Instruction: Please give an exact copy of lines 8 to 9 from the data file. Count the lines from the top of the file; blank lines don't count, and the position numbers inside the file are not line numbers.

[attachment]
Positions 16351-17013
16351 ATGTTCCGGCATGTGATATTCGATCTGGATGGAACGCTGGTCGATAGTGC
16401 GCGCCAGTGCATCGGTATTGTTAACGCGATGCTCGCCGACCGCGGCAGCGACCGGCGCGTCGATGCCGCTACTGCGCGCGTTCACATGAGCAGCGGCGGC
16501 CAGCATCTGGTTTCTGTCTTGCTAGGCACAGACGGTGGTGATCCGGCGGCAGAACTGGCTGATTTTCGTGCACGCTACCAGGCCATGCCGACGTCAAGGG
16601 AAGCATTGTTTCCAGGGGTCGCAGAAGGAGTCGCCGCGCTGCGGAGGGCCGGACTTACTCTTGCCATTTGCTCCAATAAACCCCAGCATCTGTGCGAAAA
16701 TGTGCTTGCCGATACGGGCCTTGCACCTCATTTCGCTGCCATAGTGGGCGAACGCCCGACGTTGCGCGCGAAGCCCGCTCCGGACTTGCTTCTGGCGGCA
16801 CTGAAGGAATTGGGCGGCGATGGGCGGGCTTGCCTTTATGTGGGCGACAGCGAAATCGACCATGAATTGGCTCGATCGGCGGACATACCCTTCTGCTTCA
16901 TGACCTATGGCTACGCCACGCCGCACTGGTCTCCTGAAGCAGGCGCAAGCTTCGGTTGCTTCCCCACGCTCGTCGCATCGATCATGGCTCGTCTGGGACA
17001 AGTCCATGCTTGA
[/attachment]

16901 TGACCTATGGCTACGCCACGCCGCACTGGTCTCCTGAAGCAGGCGCAAGCTTCGGTTGCTTCCCCACGCTCGTCGCATCGATCATGGCTCGTCTGGGACA
17001 AGTCCATGCTTGA